A while ago, a fellow artist and I got into a lengthy debate about dragons and how they would perform realistically in a medieval fantasy setting where they were the only fantastic entity to exist.
MANY personal insults were exchanged. >_>
But beneath it all, we rarely debated exactly what the dragons were. We did both agree on one thing: pterosaurs make a good starting point.
So, in the interests of critical thinking, I got to work on creating a hypothetical form that dragons would take in these debates. Naturally, I started with a pterosaur and went from there.
Our creature in question has a wingspan of about sixty feet of thick, multi-layered flesh, transforming their entire bodies into flying machines. Each wing sports two elongated fingers rather than one, increasing the malleability of the structure and making the creature far more agile in the air.
Its brain is large, thus necessitating the heavy crests and plates that would eventually become symbols of dragonhood.
Because of their enormous food requirements, they usually swallow their prey whole, and can in fact, become heavily weighed down by their meals. Their bodies digest almost all of what they take in, and in some cases, have even assimilated metals into their scales(this tends to further impede their flying abilities, and some older individuals have lost the capability entirely).
A gastric biproduct of their digestive systems is regularly expelled orally and has been known to ignite under the right circumstances, producing a burst of flame. Dragons primarily use this in threat displays, as it's rarely a reliable weapon. More often, the gas is sprayed into the faces of adversaries, burning their eyes and leaving them vulnerable.
They're sapient, but their minds differ from our own. Dragons are, by default, selfish and isolationist, lacking any instinct to herd or raise their young, as other dragons meancompetition for food. They think nothing of cannibalizing their own if the opportunity presents itself.
By the late Cretaceous, large pterosaurs had all but deposed mid-sized theropods on the food chain. In this scenario, some species managed to outlive their dinosaur cousins and continued to evolve even as man came onto the scene.
As climactic conditions changed, intelligence soon became beneficial as the creatures were forced to get creative about their survival. Before long, their brains had become comparable to those of primates and corvids, their skulls developing large, thick plates to protect them. Though their intelligence was great, their bodies, against all odds, remained huge. It remained prudent for them to keep their distance from one another, or risk overhunting their territories.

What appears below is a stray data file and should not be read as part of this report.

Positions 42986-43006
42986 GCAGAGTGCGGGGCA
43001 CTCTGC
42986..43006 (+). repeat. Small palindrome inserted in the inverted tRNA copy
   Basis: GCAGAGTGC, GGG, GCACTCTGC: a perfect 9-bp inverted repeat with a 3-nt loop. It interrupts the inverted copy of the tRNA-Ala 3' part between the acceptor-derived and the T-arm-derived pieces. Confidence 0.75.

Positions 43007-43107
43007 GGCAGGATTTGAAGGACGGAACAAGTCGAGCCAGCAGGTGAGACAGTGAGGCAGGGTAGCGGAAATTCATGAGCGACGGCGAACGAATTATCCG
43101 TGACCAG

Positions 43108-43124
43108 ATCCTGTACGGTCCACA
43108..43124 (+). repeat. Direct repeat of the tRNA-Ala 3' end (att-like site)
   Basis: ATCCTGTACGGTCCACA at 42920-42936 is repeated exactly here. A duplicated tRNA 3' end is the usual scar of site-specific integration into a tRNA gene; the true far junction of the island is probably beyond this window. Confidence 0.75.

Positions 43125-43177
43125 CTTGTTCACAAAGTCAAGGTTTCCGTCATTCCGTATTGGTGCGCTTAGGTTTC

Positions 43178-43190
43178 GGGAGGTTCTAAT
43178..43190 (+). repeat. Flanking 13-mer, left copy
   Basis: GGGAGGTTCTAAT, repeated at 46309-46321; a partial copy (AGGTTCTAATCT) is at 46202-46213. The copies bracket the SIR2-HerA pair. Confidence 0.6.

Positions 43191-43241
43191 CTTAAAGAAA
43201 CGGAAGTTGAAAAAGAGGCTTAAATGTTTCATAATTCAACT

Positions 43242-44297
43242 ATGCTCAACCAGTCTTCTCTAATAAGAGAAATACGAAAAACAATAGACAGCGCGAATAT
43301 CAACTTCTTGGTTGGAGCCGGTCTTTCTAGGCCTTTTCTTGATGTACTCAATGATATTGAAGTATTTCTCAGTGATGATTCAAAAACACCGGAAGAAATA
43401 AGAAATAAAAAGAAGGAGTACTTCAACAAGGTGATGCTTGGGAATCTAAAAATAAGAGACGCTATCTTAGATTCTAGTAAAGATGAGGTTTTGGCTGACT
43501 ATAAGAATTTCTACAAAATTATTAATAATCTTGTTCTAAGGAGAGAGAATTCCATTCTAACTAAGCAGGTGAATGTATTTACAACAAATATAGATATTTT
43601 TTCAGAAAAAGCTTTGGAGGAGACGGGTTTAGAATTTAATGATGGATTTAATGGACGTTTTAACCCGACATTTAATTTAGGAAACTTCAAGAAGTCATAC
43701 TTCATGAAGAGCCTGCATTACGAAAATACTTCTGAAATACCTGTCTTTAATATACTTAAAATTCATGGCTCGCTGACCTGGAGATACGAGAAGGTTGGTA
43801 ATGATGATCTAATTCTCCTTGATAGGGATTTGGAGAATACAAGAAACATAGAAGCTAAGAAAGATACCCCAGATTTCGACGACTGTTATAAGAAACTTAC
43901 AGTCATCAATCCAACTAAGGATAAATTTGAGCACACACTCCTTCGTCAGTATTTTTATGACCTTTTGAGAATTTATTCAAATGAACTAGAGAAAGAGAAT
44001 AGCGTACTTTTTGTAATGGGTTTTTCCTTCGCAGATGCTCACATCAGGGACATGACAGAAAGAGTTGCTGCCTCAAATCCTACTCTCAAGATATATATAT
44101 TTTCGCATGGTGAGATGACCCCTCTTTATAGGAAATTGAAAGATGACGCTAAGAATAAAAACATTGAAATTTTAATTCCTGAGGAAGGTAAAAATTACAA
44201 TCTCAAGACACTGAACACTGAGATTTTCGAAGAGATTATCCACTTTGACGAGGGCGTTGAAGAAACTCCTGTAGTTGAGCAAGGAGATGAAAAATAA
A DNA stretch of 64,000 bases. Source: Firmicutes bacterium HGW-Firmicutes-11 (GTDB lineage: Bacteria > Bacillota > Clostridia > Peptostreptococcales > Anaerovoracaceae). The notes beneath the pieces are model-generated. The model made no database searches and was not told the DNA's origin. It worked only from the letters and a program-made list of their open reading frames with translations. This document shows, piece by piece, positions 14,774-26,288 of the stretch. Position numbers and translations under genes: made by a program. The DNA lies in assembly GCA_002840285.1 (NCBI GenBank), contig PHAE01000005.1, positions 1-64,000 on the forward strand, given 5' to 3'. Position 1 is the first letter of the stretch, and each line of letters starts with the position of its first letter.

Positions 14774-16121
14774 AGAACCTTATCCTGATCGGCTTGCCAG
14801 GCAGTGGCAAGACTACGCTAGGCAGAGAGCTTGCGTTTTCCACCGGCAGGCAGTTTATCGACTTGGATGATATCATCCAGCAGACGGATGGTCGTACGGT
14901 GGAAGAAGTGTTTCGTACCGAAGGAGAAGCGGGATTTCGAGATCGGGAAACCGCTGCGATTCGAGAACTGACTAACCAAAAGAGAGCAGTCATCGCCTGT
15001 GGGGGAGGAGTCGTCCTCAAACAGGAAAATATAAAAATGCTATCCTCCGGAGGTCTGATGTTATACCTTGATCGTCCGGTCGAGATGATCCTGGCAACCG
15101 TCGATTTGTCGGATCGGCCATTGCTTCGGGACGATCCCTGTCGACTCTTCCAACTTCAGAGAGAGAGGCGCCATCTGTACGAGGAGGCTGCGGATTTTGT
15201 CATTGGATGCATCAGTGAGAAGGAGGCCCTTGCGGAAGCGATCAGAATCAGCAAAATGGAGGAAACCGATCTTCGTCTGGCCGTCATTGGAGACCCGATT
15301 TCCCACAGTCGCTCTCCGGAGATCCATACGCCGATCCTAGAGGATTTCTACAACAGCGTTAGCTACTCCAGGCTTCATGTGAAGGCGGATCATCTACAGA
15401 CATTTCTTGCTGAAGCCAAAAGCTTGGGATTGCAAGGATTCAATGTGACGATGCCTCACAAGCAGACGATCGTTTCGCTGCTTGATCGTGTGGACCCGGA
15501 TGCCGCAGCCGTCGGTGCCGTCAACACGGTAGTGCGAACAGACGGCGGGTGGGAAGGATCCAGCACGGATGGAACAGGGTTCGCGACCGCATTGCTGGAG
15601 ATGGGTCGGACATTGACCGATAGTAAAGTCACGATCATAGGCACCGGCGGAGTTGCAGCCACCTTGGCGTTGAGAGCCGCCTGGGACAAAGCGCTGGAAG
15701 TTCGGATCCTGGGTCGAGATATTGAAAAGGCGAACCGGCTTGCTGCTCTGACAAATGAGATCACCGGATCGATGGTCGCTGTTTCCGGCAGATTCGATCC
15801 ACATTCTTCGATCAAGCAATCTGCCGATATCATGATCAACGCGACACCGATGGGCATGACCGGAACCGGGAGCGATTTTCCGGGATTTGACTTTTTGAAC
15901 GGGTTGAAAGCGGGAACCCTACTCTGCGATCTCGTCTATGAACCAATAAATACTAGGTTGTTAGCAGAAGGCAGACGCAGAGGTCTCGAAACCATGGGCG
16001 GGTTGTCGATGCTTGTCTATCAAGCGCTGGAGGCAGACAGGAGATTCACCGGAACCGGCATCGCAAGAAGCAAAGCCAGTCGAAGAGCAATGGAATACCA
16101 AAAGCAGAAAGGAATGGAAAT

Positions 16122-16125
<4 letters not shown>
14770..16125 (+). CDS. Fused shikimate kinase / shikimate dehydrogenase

As man came into being, they found bitter enemies of the dragons, first as prey, then as competitors. A single dragon was enough to challenge an entire tribe, and as their enmity grew, it became difficult for humans to sow crops without them being defiled by the beasts. Man, in turn, soon wised up to the dragons' greatest vulnerabilities and began destroying their own environments, slaying as much game as possible, gorging on what they could and wasting what remained. Famine did ensue, as did considerable retaliation from the reptilian lords of the air.
As eons wore by, man and dragonkind turned entire continents into battlegrounds, entire tribes destroying one another. But eventually, where the dragons starved and fell, man hunkered down and fed on the fruits of their lands that were too small to sustain the giants. In time, man came ahead and dragons faced extinction. They became beasts of legend, feared as things that could challenge dozens of men at once, but seldom seen.
Rivalries of the ancient days were forgotten, but new ones formed. They were hunted by entire platoons, and in return, left entire villages in ruin, starving and devouring those not protected by the walls of their kings and queens.
However, mankind proved all too accustomed to death. Not a century after the invention of gunpowder, the dragons were no more.